Do you think people are getting smarter? Do you think we know more about the risks inherent in running economies and businesses? Do you think we will look to others to work out what we should do? Do these sound like loaded questions? Of course they are, however there is a point to be made. Knowing more doesn’t stop us being human and making the same errors people have in the past. The context and details may differ however the errors are the same.
History Repeats Itself
In early 18th century France an investment bubble developed around shares in the Mississippi Company. Trading over a period became frantic. Normally sober people found themselves investing and those who recognised what was happening were sometimes mocked and just as often developed significant doubt about their attitudes to the trade. At dinner parties, being the only person who seems not to be making great profits can be a deflating experience. Even the person responsible for the float of the company could not dissuade people from being overzealous. Of course the company went bust. It is all beautifully chronicled in Charles Mackey’s entertaining “Extraordinarily Popular Delusions And The Madness of Crowds” published in 1841. It’s a great read as an introduction to what would now be referred to as behavioural economics. And more importantly to draw parallels to the boom phase that led up to the crash in 2007/8. There is the possibility it could be applied to the inflated Australian markets as well.
When change is the norm then it goes largely unnoticed (and mostly unrewarded). Often with unintended consequences.
Anyone who has a school-age child will have asked, “What did you do at school today?”. The typical answer is, “Nothing”. As adults are we all that different or are some things just part of the human condition? Following up on planning or change-oriented workshops it is not unusual to hear the lament, ” it was a waste of time, nothing has changed!”. And they could be right … however, it’s worth taking a closer look and providing some feedback.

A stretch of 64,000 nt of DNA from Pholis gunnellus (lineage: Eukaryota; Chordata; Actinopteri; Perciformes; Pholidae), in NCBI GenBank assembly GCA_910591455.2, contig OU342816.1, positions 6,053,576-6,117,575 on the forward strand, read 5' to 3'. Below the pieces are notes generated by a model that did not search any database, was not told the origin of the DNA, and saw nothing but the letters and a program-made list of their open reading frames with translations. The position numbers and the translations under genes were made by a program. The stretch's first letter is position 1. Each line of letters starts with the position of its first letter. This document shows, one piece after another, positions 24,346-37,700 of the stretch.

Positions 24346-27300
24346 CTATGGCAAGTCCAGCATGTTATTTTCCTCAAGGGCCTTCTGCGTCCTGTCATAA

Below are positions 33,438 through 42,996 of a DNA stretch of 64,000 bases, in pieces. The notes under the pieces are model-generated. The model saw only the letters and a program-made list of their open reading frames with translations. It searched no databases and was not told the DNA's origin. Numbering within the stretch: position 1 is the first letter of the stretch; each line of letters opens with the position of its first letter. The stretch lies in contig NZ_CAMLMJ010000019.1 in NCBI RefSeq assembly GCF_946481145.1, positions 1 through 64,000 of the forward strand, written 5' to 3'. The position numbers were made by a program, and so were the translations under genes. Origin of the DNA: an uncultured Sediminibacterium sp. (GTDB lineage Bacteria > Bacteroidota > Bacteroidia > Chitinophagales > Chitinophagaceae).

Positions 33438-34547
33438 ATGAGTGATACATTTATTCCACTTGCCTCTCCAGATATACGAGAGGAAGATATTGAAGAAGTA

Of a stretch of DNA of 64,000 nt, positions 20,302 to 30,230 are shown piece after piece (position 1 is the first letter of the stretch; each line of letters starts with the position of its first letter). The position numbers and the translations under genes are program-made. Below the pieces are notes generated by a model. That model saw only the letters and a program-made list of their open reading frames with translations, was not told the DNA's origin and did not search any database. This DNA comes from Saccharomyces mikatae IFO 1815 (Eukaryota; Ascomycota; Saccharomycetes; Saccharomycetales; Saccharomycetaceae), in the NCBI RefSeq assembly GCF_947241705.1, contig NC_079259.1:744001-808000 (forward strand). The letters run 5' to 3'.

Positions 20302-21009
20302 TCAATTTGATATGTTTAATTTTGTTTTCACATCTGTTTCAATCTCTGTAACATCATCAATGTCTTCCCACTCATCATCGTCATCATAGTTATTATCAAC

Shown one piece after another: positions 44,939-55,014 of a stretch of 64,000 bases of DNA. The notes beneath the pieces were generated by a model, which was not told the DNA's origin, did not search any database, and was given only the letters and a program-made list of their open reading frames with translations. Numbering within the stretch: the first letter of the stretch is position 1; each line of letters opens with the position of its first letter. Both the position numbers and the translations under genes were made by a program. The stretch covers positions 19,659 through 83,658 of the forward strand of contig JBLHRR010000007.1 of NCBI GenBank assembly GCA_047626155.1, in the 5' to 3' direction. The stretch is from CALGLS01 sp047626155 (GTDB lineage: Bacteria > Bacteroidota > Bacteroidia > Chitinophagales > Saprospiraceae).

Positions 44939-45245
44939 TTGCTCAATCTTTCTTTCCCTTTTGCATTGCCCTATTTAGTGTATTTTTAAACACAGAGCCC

In any change situation there is going to be better results if there is reliable, valid and timely evidence and feedback. And who has access to that can make a profound difference.
This is what my head told me I was doing!
Brisbane has long history of producing world champion swimmers (Leisel Jones, Keiren Perkins, Hayley Lewis) and many more have trained here. I’m not one of them. I’ve been encouraged and given feedback as I happily churned out a few laps at the University of Queensland pool or perhaps the Centenary Pool. Keep my head down, lengthen my stoke, reach out more, keep my hips higher, increase my kick rate and breath both sides. I worked at everything I was told and there was almost no improvement in my results. I thought doing it harder and getting stronger would help. It didn’t, at least not much! Then something important happened.
Kate Ceberano in concert has almost nothing to do with this article however you can bet both the wonderful bassist and Kate have had a lot of coaching and performance opportunities. And I just loved their performance and the photo.
Coaching and counselling opportunities have provided both professional highlights and disappointments. Some opportunities were specifically commissioned while others just occurred within or around ongoing consulting work. Early cases that motivated and changed me were mainly the second type and usually when there was sufficient time. The following is one of the earliest I remember well. I was involved in a restructuring initiative and temporarily had line responsibility.